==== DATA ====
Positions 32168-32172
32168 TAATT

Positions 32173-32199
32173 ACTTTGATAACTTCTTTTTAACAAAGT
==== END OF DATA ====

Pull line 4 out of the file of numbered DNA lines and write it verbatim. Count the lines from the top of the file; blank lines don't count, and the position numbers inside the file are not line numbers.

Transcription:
32173 ACTTTGATAACTTCTTTTTAACAAAGT